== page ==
Friday Review: Gran Torino

23/07/2010 at 9:00 am Leave a comment

Name: Gran Torino

Genre: Drama

Starring: Clint Eastwood (also directed and produced by him)

DT’s Rating: 9/10

-Review-

I watched Gran Torino fairly recently, not quite knowing what to expect. It had gotten good reviews, but my relationship with Clint Eastwood as an actor was vague (i never did get to watch Dirty Harry, though i intend to one day, and I’ve never been a cowboy fan) so i didn’t know if it’d be my cup of tea. Luckily, i wasn’t disappointed, and it’s definitely worth the good reviews it’s gotten.

Basically, Clint is an ageing, sour, blatantly racist veteran who is recently widowed with a no-good selfish family (but not in a ‘wicked stepmother’ kind of way, but a more subtle and real hopelessly self-involved and clueless way). He is left in a street that has soon become a ghetto for the Asian immigrant community and refuses to move out. There he meets a mhong (pardon me if I got the name/spelling wrong) family who he both fights with and warms to, and gradually becomes embroiled in the gang conflicts within the neighbourhood centring around this family and the young man he soon takes under his wing.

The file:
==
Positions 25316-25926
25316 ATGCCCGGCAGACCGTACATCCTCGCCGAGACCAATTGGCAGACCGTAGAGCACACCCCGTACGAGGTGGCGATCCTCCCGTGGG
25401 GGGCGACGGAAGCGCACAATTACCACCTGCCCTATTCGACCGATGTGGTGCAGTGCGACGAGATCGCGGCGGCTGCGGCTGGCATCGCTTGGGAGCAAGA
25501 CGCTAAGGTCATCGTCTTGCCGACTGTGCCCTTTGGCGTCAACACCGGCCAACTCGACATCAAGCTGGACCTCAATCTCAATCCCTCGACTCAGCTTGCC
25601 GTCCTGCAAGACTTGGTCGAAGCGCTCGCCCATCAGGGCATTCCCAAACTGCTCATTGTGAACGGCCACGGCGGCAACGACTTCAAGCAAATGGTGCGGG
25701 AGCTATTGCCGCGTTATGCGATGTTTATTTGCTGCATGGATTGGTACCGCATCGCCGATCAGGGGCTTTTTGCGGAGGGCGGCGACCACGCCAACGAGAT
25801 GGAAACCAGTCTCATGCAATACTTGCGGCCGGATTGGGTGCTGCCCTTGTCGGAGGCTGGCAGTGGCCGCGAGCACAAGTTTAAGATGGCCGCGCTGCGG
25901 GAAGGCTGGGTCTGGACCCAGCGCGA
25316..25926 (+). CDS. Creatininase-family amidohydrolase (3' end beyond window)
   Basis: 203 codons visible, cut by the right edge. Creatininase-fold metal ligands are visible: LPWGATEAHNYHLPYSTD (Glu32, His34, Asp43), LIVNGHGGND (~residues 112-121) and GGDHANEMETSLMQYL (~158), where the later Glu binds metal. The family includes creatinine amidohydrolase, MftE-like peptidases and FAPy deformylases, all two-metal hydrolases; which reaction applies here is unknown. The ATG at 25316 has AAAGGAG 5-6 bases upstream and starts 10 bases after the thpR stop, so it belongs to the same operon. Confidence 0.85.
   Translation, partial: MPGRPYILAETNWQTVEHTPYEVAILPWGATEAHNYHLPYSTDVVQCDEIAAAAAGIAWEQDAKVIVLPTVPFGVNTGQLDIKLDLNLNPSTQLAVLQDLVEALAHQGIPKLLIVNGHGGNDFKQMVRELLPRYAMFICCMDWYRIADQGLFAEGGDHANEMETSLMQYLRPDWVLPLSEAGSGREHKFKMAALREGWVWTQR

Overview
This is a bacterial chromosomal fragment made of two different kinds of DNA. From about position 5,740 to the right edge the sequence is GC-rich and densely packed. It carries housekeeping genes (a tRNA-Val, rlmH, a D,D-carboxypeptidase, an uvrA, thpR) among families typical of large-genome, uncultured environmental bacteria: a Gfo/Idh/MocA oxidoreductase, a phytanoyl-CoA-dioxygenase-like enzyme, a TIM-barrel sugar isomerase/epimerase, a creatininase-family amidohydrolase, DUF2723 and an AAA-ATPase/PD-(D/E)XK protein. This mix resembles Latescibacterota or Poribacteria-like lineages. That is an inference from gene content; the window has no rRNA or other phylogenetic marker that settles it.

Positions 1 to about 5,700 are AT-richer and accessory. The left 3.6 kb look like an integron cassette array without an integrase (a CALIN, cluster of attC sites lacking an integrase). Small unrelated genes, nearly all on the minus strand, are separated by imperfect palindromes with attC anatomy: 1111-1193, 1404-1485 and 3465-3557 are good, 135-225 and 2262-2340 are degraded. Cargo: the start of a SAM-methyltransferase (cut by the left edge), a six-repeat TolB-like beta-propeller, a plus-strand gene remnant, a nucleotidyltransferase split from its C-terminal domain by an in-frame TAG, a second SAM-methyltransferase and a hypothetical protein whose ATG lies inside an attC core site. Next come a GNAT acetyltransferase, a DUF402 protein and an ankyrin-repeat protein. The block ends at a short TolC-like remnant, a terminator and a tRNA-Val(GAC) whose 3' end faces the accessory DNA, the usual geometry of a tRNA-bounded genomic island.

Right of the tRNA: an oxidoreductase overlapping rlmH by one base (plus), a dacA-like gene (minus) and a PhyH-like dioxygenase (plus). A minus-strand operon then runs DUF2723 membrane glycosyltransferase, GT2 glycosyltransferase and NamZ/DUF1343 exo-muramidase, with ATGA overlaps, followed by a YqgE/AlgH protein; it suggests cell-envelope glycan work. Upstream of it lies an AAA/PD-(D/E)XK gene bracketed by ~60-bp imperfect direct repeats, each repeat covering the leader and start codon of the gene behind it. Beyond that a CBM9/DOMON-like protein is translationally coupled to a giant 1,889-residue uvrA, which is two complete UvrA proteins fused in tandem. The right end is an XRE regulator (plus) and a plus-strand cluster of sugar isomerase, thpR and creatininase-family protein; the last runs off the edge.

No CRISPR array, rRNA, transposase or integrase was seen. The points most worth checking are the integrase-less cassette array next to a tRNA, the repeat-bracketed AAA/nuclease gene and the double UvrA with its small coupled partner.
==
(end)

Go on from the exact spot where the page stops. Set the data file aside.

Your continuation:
The trailers of this film seemed to try to play on Clint Eastwood’s gritty action roots and craft this up as some sort of kick-ass vigilante film. In reality it’s much subtler (and in my opinion, better for it). The thrust of the film is mainly in the well written and oddly endearing character of Clint’s, his progression as a person who comes to accept his neighbours, and his relationship with the teen he gradually helps to turn into a man. It’s slow paced and quiet, but in such a way like many good films are, allowing the characters plenty of room to breathe, which means that when the community-shattering violence -(which is very real in portrayal and frank without being melodramatic)- happens, it hits all the harder. The ending of the film is quite a twist (though the predictability of it can be debated), but certainly takes a step away from cliché to give a moving end to a great little film and a great character development.

I’d definitely recommend it. 9/10


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